You turned the corner into Donegall Square – trust the conqueror to add the redundant letter at the end of a place-name; yet another separatist sore thumb dismissive of the border county that birthed the O’Donnell line of High Kings right back to times in the mist. Across the park the Belfast City Hall hit you with a pain in the eyeball. A monolith to monolithism that some would tell you had been constructed as a declaration of whose prick was biggest. It looked more like a folly that the Shah would have built for himself in the desert with his oil wells. It was an offence in scale with the city’s poverty when it was erected barely a hundred years ago when the builder and his ilk hired only workers who prayed at the right church. Today this could be any former colonial city in the world and even the square held a beauty of its own but despite this, all you could remember was the last time you stood here; when pig-ugly Saracens and white Land Rovers encaged in protective mesh growled their ceaseless laps while queues formed on both sides of the sandbagged sentry points at every intersecting street and the anti-rocket nets stretched up as high as your room on the fourth floor of the Europa Hotel reminding the local architects that if they ever planned a second skyscraper for the city the place would end up looking like Beirut. The fuckers were everywhere back then and you had to watch which part of town you strayed into or the Para’s, the UVF, IRA or other assorted acronyms would have you up against the wall, palms forward, legs spread, making sure their hands brushed your balls to remind you of your vulnerability. You felt the electricity down your spine again and the need for strong drink. You could head for the bar at Ten Square but there would be no getting away from the history that stank the air because that now trendy four-star reeks of its old linen warehouse in Victorian times, making it older than even the brazen City Hall across the way. Linen was an ancient industry in that northern corner of Ireland where flax growing pre-dated the shipyards and heavy engineering works. Absent aristocratic owners with seasonal addresses in Kent, Kensington and Cannes packed women into multi-storey sweatshops to sew shirts and knickers in twelve-hour shifts without even windows to catch a quick gulp of air or a hint of sunrise and many were the fire-traps that came to their conjectured end. Phil Coulter gave you the sense of it in his memorial anthem to the times:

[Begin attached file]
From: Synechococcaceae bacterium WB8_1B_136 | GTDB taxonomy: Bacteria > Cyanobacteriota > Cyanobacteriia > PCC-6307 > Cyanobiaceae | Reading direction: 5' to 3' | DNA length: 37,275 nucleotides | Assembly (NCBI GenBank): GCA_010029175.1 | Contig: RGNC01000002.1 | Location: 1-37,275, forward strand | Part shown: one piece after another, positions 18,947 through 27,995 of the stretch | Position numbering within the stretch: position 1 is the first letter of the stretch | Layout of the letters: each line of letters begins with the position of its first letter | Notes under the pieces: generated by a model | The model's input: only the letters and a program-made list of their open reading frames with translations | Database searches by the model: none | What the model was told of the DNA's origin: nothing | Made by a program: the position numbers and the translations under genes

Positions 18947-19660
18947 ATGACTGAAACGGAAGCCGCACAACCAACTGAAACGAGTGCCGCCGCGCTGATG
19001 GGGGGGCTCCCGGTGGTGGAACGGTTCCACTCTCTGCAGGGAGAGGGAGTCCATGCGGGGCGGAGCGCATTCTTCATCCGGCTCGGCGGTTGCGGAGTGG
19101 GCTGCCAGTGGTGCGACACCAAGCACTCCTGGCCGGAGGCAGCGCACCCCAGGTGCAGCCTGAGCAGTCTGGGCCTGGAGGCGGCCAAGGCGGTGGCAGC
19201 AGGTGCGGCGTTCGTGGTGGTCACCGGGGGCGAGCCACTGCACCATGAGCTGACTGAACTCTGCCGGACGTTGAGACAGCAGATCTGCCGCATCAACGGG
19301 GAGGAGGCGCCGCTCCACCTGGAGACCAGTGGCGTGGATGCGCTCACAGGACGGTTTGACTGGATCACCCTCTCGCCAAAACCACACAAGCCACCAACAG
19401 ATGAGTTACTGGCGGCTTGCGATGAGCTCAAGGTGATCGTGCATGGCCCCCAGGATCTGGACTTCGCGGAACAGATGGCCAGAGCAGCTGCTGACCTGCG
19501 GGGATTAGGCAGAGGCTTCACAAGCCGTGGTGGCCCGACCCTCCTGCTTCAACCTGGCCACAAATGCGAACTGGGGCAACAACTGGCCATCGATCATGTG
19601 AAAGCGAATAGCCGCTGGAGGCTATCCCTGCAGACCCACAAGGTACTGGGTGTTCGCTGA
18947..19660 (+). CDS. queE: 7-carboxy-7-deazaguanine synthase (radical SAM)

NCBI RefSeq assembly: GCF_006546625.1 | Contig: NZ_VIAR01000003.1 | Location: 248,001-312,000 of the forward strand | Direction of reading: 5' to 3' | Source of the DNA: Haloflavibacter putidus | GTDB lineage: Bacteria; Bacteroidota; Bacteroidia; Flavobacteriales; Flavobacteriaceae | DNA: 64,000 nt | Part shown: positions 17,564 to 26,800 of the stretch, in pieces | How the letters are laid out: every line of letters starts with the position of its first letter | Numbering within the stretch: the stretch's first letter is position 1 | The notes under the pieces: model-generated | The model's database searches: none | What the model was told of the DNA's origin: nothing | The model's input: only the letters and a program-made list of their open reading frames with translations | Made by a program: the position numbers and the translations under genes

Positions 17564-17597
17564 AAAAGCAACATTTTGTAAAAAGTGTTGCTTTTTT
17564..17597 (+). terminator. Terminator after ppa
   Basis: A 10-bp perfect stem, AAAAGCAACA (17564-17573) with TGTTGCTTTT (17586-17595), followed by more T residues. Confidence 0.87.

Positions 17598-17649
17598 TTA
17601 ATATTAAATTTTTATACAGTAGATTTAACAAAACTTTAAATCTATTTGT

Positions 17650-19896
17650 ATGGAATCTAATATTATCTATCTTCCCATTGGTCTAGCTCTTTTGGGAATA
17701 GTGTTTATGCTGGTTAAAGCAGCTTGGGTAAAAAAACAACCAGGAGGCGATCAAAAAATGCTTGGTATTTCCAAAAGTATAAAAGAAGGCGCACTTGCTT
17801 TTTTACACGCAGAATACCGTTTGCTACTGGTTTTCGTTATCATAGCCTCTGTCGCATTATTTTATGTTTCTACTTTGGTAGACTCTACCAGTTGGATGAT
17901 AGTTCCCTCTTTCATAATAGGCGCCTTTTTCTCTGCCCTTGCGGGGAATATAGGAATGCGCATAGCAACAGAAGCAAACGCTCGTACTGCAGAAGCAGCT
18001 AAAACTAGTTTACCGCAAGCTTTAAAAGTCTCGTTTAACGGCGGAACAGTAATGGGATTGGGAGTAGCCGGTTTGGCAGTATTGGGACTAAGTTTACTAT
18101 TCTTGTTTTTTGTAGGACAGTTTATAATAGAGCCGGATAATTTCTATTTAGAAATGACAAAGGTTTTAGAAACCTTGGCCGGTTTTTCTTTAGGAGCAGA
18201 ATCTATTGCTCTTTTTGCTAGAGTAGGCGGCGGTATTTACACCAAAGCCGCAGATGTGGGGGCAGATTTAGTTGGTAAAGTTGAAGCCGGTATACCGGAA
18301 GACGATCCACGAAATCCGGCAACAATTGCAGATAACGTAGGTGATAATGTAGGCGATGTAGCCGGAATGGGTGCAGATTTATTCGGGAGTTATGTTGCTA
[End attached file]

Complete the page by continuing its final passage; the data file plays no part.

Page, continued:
In the early morning the shirt factory horn
Called the women from Creggan, the moor and the bog
While the men on the dole played a mother’s role
Fed the children and then walked the dog.
The Irish would still record their miseries in song but Belfast would become a better town. The hatchet got buried, but not because of the publicised political regurgitations. What happened was that the new generation had woken up to the times. The kids wanted wide-screens not weapons. The teens wanted the music of the day instead of the monotone of history repeating itself. Adolescents wanted rave parties rather than religious pageantry. New husbands wanted careers and cars in lieu of bigotry and bullshit. Young mothers told their trigger-happy husbands to grow up or get the fuck out. All turned away from obsolete patriotic fervour – when you weighed tradition-weary faction-fighting against your quality of life for the third millennium your intelligence shamed you towards a very singular clarity.
But you still couldn’t forget what you once saw here in spite of your imminent return to your adopted Australia half a world away – or more likely because of it, considering that you’re history now. The young ones have shown old men like you how all the people could be Irish together. You chose the boat so there’s no place for you in Donegall Square today.